Greatest American Ever?

One of the joys of being a professor is that I have enjoyed deep, enriching, fascinating conversations, many over food (!) as part of my job.  This includes Biz Stone, co-founder of Twitter, Neil DeGrasse Tyson (who I had a monumental argument with), Rebecca Skloot (author of the award-winning Henrietta Lacks book), and Neil Gaiman; I also have met less- famous but very important people like many Bucknell trustees like Charlie Collier or David Scadden.  Or the Bucknell alumna, Jennifer Jackley who co-founded Kiva.

My first thought was George Lucas, creator of Star Wars to ask him how he could have so horribly screwed up the Star Wars mythology with the first three films.  George, hire real writers and directors, you suck at it.  But, no, that is not a good choice.

But, of course, if I could pick anyone, I would go for someone impossible to meet, someone dead!

Benjamin Franklin!  He embodies, to me, some of the best qualities of America: literary, clever, astute, creative, funny, unpretentious, and wise.  Franklin, like many 18th century, Age of Enlightenment types, could “do it all:” science, art (literature in his case), business, and politics.  Imagine someone now who combines Tim Berners-Lee (invented the WWW), Obama, Mitch Albom (autor of best-selling books about life’s meaning like Tuesdays with Morrie), Shuji Nakamura (won Nobel Prize this year for LED lights), and Doug Lebda (founded Lending Tree).  I can’t do all the research I should for this post, but on trips to Philly, I recall the following facts in support of my argument.

Franklin Portrait by John Trumbull
Franklin Portrait by John Trumbull

Franklin developed the press business which enabled many of the sweeping changes of Colonial America (like Berners-Lee and the social impact of the WWW as information technology).

Franklin was a leading figure at the Declaration of Independence and Constitutional Conventions (ok, maybe you don’t likeObama, but he does see himself as trying to bridge deep divisions like Franklin did).

Franklin’s Poor Richards Almanac, a book of pithy quotes and insight like “A penny saved is a penny earned” outsold the BIBLE, yes, the fricking BIBLE in colonial America.  Take that you “America-was-a-Christian-nation” people! (hence Mitch Albom).

Franklin invented stuff, that was useful, like Nakamura did.  Like, for example, an improved urinary catheter (Look, I needed one once after surgery and can attest to how useful they are).  More like LEDs, he invented a much improved stove for heating homes more efficiently.

Finally, Franklin was an entrepreneur in the financial services sector.  Yes!  He helped pioneer fire insurance, which, in a comapct city made of wood with every house having unregulated fire-based heating, was a real worry.  A fire could wipe out a whoel family’s wealth and livelihood.

In 1751, Franklin and members of his Union Fire Company met with firefighters from other brigades for such a purpose. Over several meetings, insurance articles were discussed, drawn up, and presented publicly.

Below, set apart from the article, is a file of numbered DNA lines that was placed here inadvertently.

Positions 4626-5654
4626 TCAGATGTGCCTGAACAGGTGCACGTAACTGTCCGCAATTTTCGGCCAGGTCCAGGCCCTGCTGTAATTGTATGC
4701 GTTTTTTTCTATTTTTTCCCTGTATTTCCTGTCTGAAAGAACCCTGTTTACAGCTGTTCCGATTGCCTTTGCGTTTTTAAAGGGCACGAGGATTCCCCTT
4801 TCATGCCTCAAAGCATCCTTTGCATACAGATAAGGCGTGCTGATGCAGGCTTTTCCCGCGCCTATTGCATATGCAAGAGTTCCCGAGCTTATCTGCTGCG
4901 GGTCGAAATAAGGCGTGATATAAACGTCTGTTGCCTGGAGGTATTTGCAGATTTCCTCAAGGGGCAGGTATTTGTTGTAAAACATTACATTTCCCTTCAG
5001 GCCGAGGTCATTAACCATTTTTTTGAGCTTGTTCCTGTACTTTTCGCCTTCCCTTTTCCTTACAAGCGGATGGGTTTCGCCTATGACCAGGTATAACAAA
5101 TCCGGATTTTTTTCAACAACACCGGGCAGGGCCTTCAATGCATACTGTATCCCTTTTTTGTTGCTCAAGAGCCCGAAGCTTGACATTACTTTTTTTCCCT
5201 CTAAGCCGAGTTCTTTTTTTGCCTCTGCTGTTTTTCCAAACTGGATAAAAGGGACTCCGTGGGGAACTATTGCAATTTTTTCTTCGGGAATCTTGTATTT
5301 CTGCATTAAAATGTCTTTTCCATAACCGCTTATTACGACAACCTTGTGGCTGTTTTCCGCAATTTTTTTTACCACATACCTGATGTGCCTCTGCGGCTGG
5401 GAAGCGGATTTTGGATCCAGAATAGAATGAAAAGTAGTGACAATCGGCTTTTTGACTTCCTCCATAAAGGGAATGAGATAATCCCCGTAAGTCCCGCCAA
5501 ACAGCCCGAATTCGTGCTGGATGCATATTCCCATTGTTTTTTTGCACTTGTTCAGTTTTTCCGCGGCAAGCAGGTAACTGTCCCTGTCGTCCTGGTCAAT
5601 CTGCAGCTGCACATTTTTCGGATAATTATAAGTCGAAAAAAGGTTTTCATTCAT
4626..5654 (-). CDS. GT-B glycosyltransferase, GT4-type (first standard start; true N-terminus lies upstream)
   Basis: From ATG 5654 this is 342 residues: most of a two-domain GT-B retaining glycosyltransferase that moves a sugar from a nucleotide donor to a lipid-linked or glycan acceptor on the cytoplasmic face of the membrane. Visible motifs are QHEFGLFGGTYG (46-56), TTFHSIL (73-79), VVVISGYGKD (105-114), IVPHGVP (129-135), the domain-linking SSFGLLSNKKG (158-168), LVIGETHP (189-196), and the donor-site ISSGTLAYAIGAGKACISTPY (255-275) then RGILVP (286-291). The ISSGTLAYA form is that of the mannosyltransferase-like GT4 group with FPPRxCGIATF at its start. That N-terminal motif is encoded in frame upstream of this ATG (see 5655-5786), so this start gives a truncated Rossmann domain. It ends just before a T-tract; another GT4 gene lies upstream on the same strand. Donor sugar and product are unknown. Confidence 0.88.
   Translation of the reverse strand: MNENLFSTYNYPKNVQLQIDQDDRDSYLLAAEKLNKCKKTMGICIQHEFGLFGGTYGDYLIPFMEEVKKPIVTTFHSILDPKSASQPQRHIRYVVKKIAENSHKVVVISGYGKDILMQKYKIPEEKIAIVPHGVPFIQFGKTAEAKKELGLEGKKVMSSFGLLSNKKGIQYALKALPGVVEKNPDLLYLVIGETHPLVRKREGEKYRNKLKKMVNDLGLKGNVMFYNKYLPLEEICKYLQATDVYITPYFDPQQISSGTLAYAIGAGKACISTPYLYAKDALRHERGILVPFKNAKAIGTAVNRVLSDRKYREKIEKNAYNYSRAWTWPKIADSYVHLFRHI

And, he liked wine (not beer, as he is misquoted as saying, but he probably did too).

“Behold the rain which descends from heaven upon our vineyards, there it enters the roots of the vines, to be changed into wine, a constant proof that God loves us, and loves to see us happy.”


So, over a dinner of such Colonial American delicacies as eel pie, venison stew, and salted lima beans, with some French wine he stowed away after being ambassador, i might ask him about:

1) What did you REALLY think the 2nd amendment was about?  I’d explain tanks and jet planes and ask him if citizens should have those.

2) If he knew that two parties dominated our politics, and those parties’ budgets were mostly from wealthy individuals or powerful interests, what would he think?

3) That modern America aspires to treat people of all religions RACES, GENDERS, nationalities the same.  And that the civil rights issue of our time is gay rights.  What do you think Ben?

4) That we went to the moon…

Top that!

Featured image is of a Franklin Stove.  Which he didn’t patent!


2 thoughts on “Greatest American Ever?”

  1. I’ve always found that there is a special type of genius in these, as you say, Age of Enlightenment types. While depth of knowledge is certainly valuable, broad knowledge can, actually create expertise in each specific field through abductive reasoning and pattern-seeking (another example I really find inspiring is Leonardo da Vinci). This whole point makes me happy to be a liberal arts student 🙂

    Another point that struck me was your potential question about the 2nd Amendment, which I’ve found very interesting. While I don’t like taking rigidly defined stances in the whole democrat/republican debate, any law is made to respond to a historical context, which holds, I think, as high of an importance as the law itself. Analyzing how the context may or may not have changed can hold clue on which direction is better for a society.

    Liked by 1 person

  2. About the 2nd amendment, yes. I always read it as being much more clearly about the right of the people to organize militias to OVERTHROW the government, which of course, they had JUST DONE.

    It is not about hunting or home defense and so on.

    And, if we mean to uphold it, then state militias of citizens could or should have access to the full range of weapons.

    However, I think the civil war in political and legal reality pretty clearly established that we do not actually mean to allow state or other sub-federal government entities to have military autonomy.

    The current NRA-led 2nd amendment discussion I see mostly as about a business-interest, gun makers, using law and history and culture to protect their business sector.


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